Critical to the current discussion on Hayek, Keynes and Planning is not the liberal credentials of the two thinkers, nor their intentions, but the logical tracing out of the intended and unintended consequences of economic planning.  As Keynes’s letter to Hayek about The Road to Serfdom reveals, he believed that he and Hayek were in essential agreement about the horrors of Soviet and Nazi planning, but in disagreement about the question of whether planning is the problem.  Instead, Keynes argues we want more, not less, planning provided that the planning was being done by men of high character.  In essence, Keynes didn’t get the point about the Mises-Hayek critique of socialism. (“What Was the Argument in The Road to Serfdom?“)

And so it goes. In the 67 years since the first publication of The Road to Serfdom, Americans have been herded (often willingly) down that road. Why? Because of economic illiteracy (a widespread belief in the “free lunch,” for example), the interest-group paradox (the belief that I can have my “free lunch” but I will not have to pay for the “free lunches” of others), and the kind of “soft despotism” (fascism’s friendly face) that was foreseen by Alexis de Tocqueville.

Hayek was not a rationalist. He was a profound realist and, unfortunately, a prescient one.

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Related posts (most of the posts listed at the following links):
Liberty and Rights in Principle and Practice
Basic Economics
The Economic and Social Consequences of Government
Political Incorrectness — Antidotes to “Liberal” Cant

The Indivisibility of Economic and Social Liberty

John Stuart Mill, whose harm principle I have found wanting, had this right:

If the roads, the railways, the banks, the insurance offices, the great joint-stock companies, the universities, and the public charities, were all of them branches of government; if in addition, the municipal corporations and local boards, with all that now devolves on them, became departments of the central administration; if the employees of all these different enterprises were appointed and paid by the government, and looked to the government for every rise in life; not all the freedom of the press and popular constitution of the legislature would make this or any other country free otherwise in name.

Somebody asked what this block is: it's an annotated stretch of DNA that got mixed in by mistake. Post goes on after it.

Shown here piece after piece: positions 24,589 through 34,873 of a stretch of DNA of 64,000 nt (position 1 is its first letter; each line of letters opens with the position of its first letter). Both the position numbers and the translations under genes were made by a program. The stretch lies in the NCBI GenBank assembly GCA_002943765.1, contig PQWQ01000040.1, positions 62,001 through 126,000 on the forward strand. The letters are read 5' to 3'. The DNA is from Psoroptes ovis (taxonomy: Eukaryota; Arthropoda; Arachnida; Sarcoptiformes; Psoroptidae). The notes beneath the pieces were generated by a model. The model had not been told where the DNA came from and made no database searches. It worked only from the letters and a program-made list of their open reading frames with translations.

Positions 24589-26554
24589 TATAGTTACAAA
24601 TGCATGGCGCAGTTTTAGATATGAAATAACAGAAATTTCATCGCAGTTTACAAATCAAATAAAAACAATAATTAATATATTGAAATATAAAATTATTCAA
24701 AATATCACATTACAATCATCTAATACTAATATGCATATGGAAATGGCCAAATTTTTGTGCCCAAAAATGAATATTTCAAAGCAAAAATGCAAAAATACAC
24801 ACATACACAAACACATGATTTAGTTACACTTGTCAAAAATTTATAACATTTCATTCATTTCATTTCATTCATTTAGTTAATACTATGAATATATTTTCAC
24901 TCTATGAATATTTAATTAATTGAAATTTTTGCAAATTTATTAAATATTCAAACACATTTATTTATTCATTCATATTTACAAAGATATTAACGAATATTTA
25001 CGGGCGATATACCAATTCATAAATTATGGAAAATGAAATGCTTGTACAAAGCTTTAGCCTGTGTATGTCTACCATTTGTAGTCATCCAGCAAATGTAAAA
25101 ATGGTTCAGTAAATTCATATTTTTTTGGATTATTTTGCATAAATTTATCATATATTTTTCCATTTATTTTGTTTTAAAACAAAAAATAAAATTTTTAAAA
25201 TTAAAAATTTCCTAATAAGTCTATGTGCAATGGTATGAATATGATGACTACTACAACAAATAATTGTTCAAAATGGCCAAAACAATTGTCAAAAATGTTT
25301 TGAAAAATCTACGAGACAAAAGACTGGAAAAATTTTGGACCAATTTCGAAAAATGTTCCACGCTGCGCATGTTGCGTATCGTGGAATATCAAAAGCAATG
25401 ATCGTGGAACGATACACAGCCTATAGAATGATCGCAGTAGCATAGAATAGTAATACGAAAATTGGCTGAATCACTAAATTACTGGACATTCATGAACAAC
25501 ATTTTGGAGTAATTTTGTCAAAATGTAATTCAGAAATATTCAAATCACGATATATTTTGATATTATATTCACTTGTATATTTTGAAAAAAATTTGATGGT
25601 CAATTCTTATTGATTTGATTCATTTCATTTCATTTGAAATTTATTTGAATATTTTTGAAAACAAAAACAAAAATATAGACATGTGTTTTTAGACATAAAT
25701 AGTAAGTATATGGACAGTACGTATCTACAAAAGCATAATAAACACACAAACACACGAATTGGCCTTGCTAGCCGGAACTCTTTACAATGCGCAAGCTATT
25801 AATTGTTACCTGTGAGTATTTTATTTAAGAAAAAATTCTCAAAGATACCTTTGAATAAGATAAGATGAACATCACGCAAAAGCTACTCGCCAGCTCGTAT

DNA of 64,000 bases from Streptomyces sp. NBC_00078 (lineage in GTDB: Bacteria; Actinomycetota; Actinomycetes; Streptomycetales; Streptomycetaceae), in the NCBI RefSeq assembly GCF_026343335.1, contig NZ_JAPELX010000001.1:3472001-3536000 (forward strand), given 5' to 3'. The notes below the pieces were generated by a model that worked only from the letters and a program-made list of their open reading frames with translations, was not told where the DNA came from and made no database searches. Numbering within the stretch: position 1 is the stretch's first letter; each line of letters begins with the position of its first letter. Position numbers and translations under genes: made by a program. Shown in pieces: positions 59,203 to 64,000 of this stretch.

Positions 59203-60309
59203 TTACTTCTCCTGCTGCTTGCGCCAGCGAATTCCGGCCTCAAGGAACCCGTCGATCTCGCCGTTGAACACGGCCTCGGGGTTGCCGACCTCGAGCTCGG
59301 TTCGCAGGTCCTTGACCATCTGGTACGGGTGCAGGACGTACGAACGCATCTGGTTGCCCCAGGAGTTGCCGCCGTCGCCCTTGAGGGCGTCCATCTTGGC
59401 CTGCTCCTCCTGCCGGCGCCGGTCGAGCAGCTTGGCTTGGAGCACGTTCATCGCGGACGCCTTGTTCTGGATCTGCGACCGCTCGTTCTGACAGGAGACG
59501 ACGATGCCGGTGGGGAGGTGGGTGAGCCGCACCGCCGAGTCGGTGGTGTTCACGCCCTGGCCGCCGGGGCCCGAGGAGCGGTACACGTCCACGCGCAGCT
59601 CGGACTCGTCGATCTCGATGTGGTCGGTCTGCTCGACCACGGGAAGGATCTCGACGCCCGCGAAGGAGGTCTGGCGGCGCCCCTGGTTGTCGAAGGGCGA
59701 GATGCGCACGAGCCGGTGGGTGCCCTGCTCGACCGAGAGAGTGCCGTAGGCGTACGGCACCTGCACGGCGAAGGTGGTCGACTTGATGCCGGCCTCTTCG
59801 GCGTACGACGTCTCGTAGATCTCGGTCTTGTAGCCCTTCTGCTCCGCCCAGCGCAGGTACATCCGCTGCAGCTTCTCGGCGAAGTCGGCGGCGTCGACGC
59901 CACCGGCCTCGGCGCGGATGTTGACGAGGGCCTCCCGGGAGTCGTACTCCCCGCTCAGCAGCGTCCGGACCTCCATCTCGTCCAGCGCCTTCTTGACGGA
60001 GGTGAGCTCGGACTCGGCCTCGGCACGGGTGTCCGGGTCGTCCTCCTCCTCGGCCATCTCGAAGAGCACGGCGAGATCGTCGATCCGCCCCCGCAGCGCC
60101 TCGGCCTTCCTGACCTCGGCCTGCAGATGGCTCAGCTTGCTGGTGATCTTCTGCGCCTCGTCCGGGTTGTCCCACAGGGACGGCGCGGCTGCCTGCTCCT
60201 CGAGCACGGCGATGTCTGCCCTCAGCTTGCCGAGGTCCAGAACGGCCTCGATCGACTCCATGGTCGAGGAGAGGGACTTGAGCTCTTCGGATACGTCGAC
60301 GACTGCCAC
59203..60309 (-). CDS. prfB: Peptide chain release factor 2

From On Liberty, Chapter 5

Friedrich A. Hayek put it this way:

There is, however, yet another reason why freedom of action, especially in the economic field that is so often represented as being of minor importance, is in fact as important as the freedom of the mind. If it is the mind which chooses the ends of human action, their realization depends on the availability of the required means, and any economic control which gives power over the means also gives power over the ends. There can be no freedom of the press if the instruments of printing are under the control of government, no freedom of assembly if the needed rooms are so controlled, no freedom of movement if the means of transport are a government monopoly, etc. This is the reason why governmental direction of all economic activity, often undertaken in the vain hope of providing more ample means for all purposes, has invariably brought severe restrictions of the ends which the individuals can pursue. It is probably the most significant lesson of the political developments of the twentieth century that control of the material part of life has given government, in what we have learnt to call totalitarian systems, far?reaching powers over the intellectual life. It is the multiplicity of different and independent agencies prepared to supply the means which enables us to choose the ends which we will pursue.

From part 16 of Liberalism
(go here and scroll down)